03 October 2011

Tarting yourself up?


When you compare fashion from one country to another and look at England, you've got to understand that the country's obsession with anything celeb-related is, literally, mental, which is crucial if you want to grasp how most English women go about it.

Guaranteed, wherever it is that you come from, there are also lots of people making a fuss out of the X-Factor (or whatever its local equivalent), Big Brother, some footballer's wives/lovers or others. No doubt, there will also be a few magazines devoted to perfecting the art of shallowness and turning grey stuff into pulp. Perhaps a gossip TV programme and so on.

Whatever the amount, however, when you think about Britain, multiply it by at least 10 and then add another 100 for good measure. Square.

The telly and the press are bursting at the seams with that shit. People are OBSESSED with what their celebrities do. They talk about it at work, at home, on the bus, on their death bed.

Cheryl Cole's new hairdo, Tulisa's gnashers, Victoria Beckham's 75th boob job, Jordan's tan, Wayne Rooney's prozzas, Jody Marsh's obnoxiousity, Bob Geldof's daughter's sweaty armpits, the appalling The Only Way Is Essex, you name it. In England it's a humongous money-making monster...

For instance, just think that this is the only country in Europe that has several daily papers (that is millions of copies sold everyday, think the Sun, the Mirror, the Daily Mail, the Daily Star, People and minor ones) dedicated exclusively to gossip, tits, "bingo wings" and assorted bullying. One American research a few years ago (I wish I remembered the link) also stated that the UK was home, by far, to the highest number of celebrity weeklies in the world. Even more than the US, which is a much larger country.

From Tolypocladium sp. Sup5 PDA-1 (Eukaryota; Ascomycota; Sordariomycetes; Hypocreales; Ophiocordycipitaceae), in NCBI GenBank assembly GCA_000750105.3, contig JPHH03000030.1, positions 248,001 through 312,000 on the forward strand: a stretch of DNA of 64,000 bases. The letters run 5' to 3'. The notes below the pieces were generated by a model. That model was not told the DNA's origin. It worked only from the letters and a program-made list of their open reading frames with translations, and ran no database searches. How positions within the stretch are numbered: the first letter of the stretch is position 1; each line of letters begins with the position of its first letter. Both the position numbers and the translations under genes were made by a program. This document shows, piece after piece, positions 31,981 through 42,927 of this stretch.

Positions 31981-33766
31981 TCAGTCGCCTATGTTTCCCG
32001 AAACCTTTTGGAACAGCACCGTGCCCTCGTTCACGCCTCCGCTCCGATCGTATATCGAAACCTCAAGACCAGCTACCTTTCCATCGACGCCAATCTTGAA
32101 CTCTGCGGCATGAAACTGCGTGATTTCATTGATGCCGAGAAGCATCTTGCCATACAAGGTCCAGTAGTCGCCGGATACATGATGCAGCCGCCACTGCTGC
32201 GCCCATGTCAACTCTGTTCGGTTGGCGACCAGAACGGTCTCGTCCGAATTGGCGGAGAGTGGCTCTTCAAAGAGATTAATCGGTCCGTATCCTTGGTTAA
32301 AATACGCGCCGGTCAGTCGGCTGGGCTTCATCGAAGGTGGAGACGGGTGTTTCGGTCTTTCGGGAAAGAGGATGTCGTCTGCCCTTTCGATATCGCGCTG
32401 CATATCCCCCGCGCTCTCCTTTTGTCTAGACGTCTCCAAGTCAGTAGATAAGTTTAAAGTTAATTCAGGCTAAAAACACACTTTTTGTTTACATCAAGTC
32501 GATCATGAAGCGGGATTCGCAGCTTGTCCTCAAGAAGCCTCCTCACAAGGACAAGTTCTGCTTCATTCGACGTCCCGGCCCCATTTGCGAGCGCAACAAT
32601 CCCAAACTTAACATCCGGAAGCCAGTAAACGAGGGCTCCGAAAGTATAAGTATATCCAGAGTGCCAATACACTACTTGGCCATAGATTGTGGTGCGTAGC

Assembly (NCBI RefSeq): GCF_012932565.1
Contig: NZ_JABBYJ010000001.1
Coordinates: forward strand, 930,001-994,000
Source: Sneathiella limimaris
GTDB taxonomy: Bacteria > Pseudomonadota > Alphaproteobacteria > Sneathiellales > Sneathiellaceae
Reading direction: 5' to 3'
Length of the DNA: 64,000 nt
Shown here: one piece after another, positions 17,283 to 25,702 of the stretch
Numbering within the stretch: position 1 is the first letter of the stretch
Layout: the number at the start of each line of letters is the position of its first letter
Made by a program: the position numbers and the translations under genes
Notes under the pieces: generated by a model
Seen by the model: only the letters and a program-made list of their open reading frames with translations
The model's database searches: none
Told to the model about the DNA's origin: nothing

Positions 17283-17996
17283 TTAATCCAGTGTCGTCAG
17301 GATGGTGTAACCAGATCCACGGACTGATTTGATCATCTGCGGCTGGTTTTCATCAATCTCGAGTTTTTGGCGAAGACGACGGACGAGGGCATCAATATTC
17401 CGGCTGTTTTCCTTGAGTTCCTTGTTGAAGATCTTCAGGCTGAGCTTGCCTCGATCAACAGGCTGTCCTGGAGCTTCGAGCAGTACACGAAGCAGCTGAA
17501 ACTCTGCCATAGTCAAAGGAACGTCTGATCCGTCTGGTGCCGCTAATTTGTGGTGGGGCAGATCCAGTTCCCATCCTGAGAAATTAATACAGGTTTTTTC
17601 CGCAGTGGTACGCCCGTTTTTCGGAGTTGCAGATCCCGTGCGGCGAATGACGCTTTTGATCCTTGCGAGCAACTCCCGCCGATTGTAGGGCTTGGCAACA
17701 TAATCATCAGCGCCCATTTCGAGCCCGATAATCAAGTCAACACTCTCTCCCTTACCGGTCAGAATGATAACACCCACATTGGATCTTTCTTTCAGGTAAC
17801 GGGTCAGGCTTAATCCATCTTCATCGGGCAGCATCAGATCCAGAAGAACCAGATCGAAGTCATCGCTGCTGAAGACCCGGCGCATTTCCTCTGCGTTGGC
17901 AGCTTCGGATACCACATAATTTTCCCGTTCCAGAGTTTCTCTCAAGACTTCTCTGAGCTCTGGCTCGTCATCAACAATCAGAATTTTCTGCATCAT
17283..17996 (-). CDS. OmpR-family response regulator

It's no wonder, therefore, that an alarming number of British girls (this is deffo common to the whole of Britain) will strike you for their "overstyled" style. Their hair will have been sizzling after 2 hours of slaving under the curling tongs or, if not their thing, straightening and counter-ironing ("it's how Whatsherface from Big Brother 34 does it, innit?"); the layers of make up will be enough to make a cake for a whole regiment; the fake tan will positively make Cristiano Ronaldo look like an albino. And so on...

I am, of course, generalising. But I dare anyone to question the fact that British girls are quite possibly the biggest fashion victims in Europe. Walking down the streets of a large English city in the winter of 2009-10, I decided to check how many women were not wearing Ugg Boots (or replicas). You could literally count them on your fingertips and still have two or three of your digits amputated.